The Tax Cuts and Jobs Act (“TCJA”), was signed into law by President Trump in December 2017 and took effect on January 1, 2018, has generated quite a buzz in the estate planning community. Convincing clients that careful planning is still needed is not an easy task with an estate tax exemption for all estates under $11.2 million ($22.4 million for married individuals).
So, why are we still telling our clients that carefully planning for the transfer of their assets is still equally important despite an era of lowered transfer tax concerns? To start, it’s important to note that when it comes to the TCJA changes, most changes applicable to estate, gift, and Generation Skipping Taxes (GST) “sunset” or go away January 1, 2026; and pre-2018 laws go back into effect. Most changes that apply to individual incomes taxes also go away in 2026. There is a plan by the Republicans to reverse the sunset and to make it permanent. However, we can also expect some sort of Tax Reform 2.0 from the Democrats depending on the outcome of the upcoming elections.
Another critical reason why it is important to carefully plan is that contests by heirs and other interested parties in estate proceedings are at an all-time high. Some common contests reasons include: undue influence by friend or family, lack of testamentary capacity, fraud, and forgery. The list goes on. While proving that undue influence or fraud occurred can be a difficult or an almost impossible task, it still means that an executor will need to hire an attorney to defend a contest action. Millions of estate dollars are spent every year simply on contest litigation. Careful planning includes “contest-proofing” documents so that interested parties are discouraged from taking hostile steps.
The TCJA, however, did not address how to protect beneficiaries from themselves. Despite the new tax laws, beneficiaries are still spending unwisely, sometimes to the point of losing their inheritance to creditors, business partners, ex-spouses, and the like. No tax law can help these issues but careful planning can. A plan that is long-term and accounts for spendthrift beneficiaries, incapacitated beneficiaries, and the beneficiary’s own death or divorce is necessary to protect these estates. Ultimately, beneficiaries may not be perfect, but a plan can be created to protect them from their own vices.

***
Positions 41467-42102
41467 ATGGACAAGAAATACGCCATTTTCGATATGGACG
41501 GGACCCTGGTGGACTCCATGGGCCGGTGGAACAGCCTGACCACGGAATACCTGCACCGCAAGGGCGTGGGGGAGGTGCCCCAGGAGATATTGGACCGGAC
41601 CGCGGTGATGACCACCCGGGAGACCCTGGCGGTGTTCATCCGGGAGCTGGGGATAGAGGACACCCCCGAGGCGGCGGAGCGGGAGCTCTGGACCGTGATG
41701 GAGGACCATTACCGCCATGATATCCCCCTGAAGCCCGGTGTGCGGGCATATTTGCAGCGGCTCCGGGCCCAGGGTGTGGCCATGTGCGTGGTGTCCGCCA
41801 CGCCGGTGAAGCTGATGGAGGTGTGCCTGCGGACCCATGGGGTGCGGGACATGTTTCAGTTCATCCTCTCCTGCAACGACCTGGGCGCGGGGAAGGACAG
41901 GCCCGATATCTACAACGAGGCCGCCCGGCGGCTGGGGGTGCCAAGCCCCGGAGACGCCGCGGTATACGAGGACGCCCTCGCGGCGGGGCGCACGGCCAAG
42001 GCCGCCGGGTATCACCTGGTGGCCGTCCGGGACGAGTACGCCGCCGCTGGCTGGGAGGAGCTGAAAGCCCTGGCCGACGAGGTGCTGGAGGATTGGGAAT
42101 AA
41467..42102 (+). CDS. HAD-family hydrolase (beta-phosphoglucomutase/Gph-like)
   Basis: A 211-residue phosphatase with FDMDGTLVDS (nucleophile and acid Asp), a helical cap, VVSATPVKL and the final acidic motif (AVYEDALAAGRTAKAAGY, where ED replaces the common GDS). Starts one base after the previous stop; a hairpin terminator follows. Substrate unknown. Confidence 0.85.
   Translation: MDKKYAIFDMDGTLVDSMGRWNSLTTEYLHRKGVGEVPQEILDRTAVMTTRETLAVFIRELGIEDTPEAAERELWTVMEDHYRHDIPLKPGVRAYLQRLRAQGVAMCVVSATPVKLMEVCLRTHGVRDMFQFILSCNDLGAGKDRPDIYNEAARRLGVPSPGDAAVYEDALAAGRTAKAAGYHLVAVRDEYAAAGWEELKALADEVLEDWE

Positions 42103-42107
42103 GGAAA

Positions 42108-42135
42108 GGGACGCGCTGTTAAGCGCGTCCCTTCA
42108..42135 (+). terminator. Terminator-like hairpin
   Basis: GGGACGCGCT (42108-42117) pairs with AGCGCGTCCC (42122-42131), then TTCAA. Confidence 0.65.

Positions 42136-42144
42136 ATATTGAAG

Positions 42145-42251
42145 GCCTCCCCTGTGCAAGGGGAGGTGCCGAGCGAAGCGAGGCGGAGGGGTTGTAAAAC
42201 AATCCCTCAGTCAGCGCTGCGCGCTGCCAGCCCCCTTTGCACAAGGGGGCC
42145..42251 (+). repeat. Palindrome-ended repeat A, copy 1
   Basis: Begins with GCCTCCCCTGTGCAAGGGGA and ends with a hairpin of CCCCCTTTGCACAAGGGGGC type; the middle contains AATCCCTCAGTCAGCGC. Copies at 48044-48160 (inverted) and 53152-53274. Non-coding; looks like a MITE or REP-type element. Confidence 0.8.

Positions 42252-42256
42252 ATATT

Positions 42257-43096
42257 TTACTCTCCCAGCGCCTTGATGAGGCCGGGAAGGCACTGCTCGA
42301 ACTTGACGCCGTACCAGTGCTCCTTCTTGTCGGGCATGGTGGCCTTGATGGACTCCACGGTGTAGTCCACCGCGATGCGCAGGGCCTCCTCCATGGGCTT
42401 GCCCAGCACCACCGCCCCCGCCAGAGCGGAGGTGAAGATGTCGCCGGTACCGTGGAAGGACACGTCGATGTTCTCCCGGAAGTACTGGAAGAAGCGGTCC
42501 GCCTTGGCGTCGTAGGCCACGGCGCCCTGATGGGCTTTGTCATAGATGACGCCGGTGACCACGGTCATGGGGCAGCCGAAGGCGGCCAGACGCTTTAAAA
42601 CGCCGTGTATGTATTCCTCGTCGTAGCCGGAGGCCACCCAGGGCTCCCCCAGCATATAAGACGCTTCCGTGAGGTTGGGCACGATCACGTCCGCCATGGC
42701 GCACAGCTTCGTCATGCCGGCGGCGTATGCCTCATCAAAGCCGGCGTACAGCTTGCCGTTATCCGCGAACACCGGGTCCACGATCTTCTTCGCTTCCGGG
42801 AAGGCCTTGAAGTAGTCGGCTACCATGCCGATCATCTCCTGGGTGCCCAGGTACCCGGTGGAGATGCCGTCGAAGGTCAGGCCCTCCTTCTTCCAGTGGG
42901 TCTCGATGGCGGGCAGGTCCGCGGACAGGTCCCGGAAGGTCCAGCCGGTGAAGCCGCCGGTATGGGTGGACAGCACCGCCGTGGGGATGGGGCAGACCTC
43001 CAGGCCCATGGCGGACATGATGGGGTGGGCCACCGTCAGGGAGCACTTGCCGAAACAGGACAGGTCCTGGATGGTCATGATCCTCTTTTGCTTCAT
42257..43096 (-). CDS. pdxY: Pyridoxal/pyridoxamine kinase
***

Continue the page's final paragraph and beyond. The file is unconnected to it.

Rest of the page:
Do you know someone who had a terrible experience probating an estate? Surprisingly, the new tax laws also do not help clients avoid probate. Clients that want to facilitate and streamline the transfer of assets to their beneficiaries must take action while living. Some other benefits of planning to avoid probate are that: 1) no will or document is filed in court as a public record that anyone can search, 2) there is a seamless transfer of authority and assets upon death, and 3) some planning to avoid probate may also avoid a formal guardianship if a person loses capacity. Who wouldn’t want all these benefits?
Does your client own a business? The TCJA may help clients avoid taxes due after a business owner’s death, but how do you deal with other partners? Who will buy out the deceased owner’s family member? What is the agreed value of the business? Is it all in writing? Or will business partners and the family of a deceased owner negotiate terms after the owner’s death? We’ve seen the good, and the ugly when it comes to these situations. The good always comes as a result of careful buy-sell planning that specifies that answers to the questions above and provides a smoother transition at a difficult time. Change is good but not always permanent. The sunset provision guarantees that Congress will revisit this at some point in the next eight years. These are some of the issues and planning opportunities I will be covering in my session at the Personal Financial Planning and Medicare Workshop two day conference October 29-30. Register here. Now more than ever, it is essential for clients to use professional advisors to guide them in identifying tax-efficient planning opportunities that may impact them. I hope to see you there!
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About the author:
Thais Amaral Tellawi founded Amaral Tellawi Law, in Houston, Texas, a boutique family-owned law firm representing domestic and international individuals, families, and the owners of privately-held and family-owned companies in the areas of estate planning, business, and real estate. Learn more here.